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LADWP transformation: no coal; more gas, renewables, efficiency by 2030


From the January 17, 2012 issue of Public Power Daily

Originally published January 17, 2012

The Los Angeles Department of Water and Power today gets 39% of its electricity from coal-fired power plants. By 2030, it needs to eliminate coal from its power supply portfolio. But that’s only part of the challenge faced by the nation’s largest city-owned electric utility.  The utility also needs to comply with a state mandate to eliminate once-through ocean water cooling at nine natural gas-fired plants.

"It took us about 100 years to get where we are today and in a decade and a half, we’re going to replace 70 percent of that," said LADWP General Manager Ron Nichols.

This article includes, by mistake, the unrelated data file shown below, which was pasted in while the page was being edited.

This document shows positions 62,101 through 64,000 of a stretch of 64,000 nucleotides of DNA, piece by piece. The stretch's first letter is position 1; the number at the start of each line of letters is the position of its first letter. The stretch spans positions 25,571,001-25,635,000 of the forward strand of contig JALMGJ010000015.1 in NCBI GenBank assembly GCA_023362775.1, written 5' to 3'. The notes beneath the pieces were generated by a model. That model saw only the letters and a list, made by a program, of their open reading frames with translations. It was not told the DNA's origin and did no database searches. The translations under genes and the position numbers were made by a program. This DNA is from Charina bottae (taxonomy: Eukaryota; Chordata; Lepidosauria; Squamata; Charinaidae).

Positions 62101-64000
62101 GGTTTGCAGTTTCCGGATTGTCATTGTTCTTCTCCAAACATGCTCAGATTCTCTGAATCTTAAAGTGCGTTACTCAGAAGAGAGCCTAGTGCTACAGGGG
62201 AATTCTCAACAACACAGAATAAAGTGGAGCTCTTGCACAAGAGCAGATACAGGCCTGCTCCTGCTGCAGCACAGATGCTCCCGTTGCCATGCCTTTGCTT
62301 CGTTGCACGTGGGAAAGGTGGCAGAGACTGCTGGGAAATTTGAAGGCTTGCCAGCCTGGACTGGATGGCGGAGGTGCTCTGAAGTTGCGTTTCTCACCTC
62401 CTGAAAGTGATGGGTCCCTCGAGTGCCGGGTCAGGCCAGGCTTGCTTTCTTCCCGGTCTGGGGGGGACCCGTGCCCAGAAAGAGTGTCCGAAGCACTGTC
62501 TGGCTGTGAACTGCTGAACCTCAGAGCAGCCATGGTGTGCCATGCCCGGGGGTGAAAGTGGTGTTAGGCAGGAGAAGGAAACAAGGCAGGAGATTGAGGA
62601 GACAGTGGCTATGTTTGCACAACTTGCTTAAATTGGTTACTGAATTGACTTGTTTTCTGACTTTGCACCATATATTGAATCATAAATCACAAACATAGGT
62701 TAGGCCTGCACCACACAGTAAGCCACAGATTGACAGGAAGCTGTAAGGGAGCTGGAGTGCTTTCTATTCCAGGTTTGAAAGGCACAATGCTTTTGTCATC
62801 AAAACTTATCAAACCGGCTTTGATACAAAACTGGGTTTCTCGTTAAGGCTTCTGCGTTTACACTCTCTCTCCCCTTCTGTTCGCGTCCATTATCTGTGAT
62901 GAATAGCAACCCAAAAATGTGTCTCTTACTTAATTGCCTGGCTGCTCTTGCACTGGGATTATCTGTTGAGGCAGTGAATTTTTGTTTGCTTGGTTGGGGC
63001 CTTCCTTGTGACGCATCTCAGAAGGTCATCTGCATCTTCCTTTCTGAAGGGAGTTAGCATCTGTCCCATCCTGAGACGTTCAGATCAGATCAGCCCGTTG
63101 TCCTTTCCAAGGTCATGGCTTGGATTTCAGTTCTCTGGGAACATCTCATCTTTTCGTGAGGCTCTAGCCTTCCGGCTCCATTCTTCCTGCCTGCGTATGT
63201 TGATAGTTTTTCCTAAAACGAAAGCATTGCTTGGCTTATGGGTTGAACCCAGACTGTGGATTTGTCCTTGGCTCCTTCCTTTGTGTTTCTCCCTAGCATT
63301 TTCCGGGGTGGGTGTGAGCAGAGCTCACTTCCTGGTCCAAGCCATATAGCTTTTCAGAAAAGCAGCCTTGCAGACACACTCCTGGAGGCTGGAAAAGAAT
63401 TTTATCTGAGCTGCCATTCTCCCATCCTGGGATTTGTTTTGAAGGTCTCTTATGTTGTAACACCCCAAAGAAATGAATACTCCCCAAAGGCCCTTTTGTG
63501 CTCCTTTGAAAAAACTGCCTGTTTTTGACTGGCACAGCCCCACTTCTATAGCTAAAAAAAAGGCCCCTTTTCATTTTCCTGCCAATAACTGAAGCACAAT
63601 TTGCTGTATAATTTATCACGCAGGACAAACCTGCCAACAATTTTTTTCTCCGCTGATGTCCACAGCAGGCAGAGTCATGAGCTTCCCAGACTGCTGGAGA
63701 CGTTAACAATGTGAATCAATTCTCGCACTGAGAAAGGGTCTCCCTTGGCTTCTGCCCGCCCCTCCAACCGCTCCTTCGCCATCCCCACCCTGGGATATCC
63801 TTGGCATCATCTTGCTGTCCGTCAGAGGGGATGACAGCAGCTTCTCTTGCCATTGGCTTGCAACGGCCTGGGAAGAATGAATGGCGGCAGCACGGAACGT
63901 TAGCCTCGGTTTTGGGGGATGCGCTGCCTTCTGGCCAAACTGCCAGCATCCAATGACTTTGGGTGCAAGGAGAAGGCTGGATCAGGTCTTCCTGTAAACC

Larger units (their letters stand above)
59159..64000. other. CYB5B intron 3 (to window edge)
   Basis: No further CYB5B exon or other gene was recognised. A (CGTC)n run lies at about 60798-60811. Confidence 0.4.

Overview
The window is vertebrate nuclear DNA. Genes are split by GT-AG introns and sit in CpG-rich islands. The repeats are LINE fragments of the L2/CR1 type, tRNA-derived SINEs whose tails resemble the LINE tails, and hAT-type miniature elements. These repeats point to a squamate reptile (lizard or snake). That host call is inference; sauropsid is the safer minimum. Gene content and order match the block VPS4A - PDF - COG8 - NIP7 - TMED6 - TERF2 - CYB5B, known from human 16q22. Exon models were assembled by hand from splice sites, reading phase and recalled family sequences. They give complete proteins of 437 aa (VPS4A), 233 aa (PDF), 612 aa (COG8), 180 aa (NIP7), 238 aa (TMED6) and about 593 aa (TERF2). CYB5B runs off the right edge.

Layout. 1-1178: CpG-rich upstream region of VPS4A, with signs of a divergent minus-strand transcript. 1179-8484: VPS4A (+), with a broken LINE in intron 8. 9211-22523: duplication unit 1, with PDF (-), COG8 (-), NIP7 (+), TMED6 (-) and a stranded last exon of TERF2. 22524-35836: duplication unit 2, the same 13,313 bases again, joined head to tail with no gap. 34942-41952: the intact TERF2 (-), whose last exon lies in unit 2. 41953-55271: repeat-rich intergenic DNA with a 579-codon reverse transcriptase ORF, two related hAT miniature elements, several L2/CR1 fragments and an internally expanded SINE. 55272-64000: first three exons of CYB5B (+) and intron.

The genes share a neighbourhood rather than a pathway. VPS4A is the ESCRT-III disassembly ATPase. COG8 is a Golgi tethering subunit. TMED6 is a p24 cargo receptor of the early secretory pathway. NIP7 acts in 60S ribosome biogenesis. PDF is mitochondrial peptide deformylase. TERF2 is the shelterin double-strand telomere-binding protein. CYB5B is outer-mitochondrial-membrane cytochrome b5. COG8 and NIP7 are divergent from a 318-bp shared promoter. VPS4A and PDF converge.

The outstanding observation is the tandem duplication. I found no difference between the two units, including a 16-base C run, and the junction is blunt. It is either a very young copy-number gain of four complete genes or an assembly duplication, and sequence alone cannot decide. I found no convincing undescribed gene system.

The transformation confronting the utility and its strategies for getting there are discussed in the cover article of the January-February 2012 issue of Public Power magazine. By 2030, the utility’s power supply portfolio will include more natural gas, more renewable energy and more energy efficiency. Under state law, the utility must meet one-third of electricity needs with renewable resources.  Energy efficiency will account for 8% of the utility’s portfolio and natural gas for 47%.

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